When the F-4 turned around, all equipment resumed working. The aircraft’s crew saw another glowing object separate from the first and rapidly descend toward the ground. They anticipated witnessing a collision and explosion but observed a soft landing. Subsequently, the F-4 circled the area at a lower altitude, marking the impact point of the glowing object. Jafari later stated that the object was so bright that the surrounding rocks were visible. The object landed near the Rey oil refinery, close to the Iranian border.
A civilian plane approaching Mehrabad also lost contact while flying over the same location. Like the F-4 crew, they observed another cylindrical object with a constant light at the end and intermittent flashing in the middle. As they approached, the object circled above the F-4. The Mehrabad control tower reported that there was nothing in the air, but tower personnel could see the object from the direction provided by Jafari. Years later, the chief controller and a general admitted that the object circled the tower and shut down all equipment there.
The next day, F-4 crew members flew by helicopter to the landing site of the smaller object. During daylight, no traces were found. They then hovered in the area, and to the west, they picked up a distinct “beeping” signal. The signal was loudest near a small house, so they landed and inquired about the unusual events of the previous night from the residents. They replied that they heard a loud noise and saw a lightning-like bright light.
Further investigation of the landing site, including radiation measurements, was apparently conducted, but the results were never published. These events occurred before the collapse of the Pahlavi dynasty (1979), and records in Tehran may no longer exist. A military spy satellite also recorded the situation: the U.S. satellite DSP-1 observed infrared anomalies during and within an hour after the events.
Interviews with Witnesses:
In 1994, during the production of the television program “Sightings,” numerous witnesses were interviewed regarding the events. Almost everyone referred to the object as a high-tech product of extraterrestrial intelligence.
One pilot, Yaddi Nazeri, suggested that the object moved at speeds of two to three thousand miles per hour. He stated, “…it surpassed all speeds and powers. Later, the F-4… still couldn’t intercept it. That’s when I saw it was a UFO.” Nazeri added, “…no other country has such flying objects, so I thought it came from another planet.”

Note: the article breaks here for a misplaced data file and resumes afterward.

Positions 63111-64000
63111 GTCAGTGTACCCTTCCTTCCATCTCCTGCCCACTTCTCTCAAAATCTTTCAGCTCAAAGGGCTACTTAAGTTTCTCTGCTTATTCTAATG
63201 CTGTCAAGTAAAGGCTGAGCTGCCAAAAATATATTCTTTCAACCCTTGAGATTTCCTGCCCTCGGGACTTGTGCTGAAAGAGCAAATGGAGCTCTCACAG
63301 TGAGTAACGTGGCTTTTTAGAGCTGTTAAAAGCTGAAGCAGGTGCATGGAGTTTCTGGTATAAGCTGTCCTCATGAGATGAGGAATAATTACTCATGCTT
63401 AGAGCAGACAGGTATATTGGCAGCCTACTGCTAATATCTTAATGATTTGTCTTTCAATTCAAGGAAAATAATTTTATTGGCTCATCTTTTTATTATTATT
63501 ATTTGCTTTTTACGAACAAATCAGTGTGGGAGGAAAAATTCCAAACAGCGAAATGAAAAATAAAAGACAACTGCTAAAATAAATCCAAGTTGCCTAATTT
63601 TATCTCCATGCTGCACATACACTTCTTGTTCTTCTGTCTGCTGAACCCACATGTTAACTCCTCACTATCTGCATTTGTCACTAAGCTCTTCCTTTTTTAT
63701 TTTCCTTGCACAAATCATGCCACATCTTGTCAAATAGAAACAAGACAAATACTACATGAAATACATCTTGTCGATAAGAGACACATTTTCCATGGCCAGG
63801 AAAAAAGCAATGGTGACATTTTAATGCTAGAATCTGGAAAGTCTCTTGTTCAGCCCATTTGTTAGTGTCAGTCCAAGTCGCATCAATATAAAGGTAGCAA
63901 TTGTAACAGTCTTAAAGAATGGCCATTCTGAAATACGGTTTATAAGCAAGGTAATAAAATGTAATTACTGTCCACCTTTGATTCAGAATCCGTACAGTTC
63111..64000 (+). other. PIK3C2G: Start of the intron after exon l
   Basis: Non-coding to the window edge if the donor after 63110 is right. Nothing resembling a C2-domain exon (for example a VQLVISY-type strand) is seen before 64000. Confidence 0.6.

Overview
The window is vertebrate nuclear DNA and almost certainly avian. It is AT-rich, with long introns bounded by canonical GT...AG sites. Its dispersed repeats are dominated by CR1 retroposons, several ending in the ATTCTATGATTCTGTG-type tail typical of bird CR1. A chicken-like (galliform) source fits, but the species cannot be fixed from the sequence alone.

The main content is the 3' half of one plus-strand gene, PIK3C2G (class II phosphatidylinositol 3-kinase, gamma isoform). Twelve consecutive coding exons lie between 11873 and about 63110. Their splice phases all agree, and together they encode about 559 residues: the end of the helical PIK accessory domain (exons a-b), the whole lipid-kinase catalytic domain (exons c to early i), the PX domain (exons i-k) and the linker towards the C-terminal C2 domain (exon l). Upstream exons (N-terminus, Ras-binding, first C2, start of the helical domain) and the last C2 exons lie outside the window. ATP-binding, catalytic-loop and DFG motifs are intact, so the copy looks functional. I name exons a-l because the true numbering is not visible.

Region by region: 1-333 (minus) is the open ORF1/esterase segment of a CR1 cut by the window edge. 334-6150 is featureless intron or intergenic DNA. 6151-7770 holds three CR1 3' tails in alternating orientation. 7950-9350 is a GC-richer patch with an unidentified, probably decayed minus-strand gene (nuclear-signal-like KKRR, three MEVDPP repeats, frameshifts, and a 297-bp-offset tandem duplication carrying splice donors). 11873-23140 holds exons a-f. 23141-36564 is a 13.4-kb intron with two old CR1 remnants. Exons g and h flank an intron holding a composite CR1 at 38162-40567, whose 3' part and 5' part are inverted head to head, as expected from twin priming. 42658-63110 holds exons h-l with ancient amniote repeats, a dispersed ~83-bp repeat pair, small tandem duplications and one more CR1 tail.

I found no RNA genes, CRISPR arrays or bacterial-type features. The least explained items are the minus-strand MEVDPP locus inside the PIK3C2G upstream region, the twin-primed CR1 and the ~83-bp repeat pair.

The pilot of the second F-4, Parviz Jafari, mentioned that, after an unsuccessful attempt to launch a rocket, he feared for his life and attempted to eject, but the corresponding button did not work. In a press conference held on November 12, 2007, in Washington, Jafari added that the main object released four smaller objects, one of which flew toward the aircraft and returned to the main object. The second one Jafari attempted to attack, and another followed him. The last one emitted a bright light and fell into the desert. Both interceptor pilots, when questioned during the press conference, expressed their belief that they saw extraterrestrial objects.
General Nader Yousefi stated that he ordered two interceptors to be sent. He testified, “Because of my experience on September 19, 1976, I believe there is something there. We don’t know what it is, and we don’t know where it comes from.”
Yousefi recalled many details mentioned in the reports but also added new ones. He said the second F-4 lost communication and weapon control capabilities while attempting to chase the UFO. Even at twice the speed of sound, the pilot couldn’t catch up with the object. The decision was made to return to Mehrabad Airport. According to Yousefi, as the aircraft approached the ground, he received a call from the control room, informing him that an unidentified flying object had been following him to the base.
Controller Hossein Pirouzi told “Sightings” that the pilot was in a panic because a massive unidentified flying object flew past him. According to Pirouzi and other controllers, the object flew over Mehrabad at an altitude of approximately 660-750 meters (2200-2500 feet). It was described as a cylindrical object, roughly the size of a regular bus, with a constant light at the end and intermittent flashing in the middle. During the UFO’s flight, the control room experienced a power outage, but the rest of the airport functioned normally. The unidentified flying object flew west, and after 25 minutes, it was spotted by an EgyptAir pilot over the Mediterranean, then over Lisbon by a KLM pilot, crew members, and passengers, who claimed the object was flying westward across the Atlantic.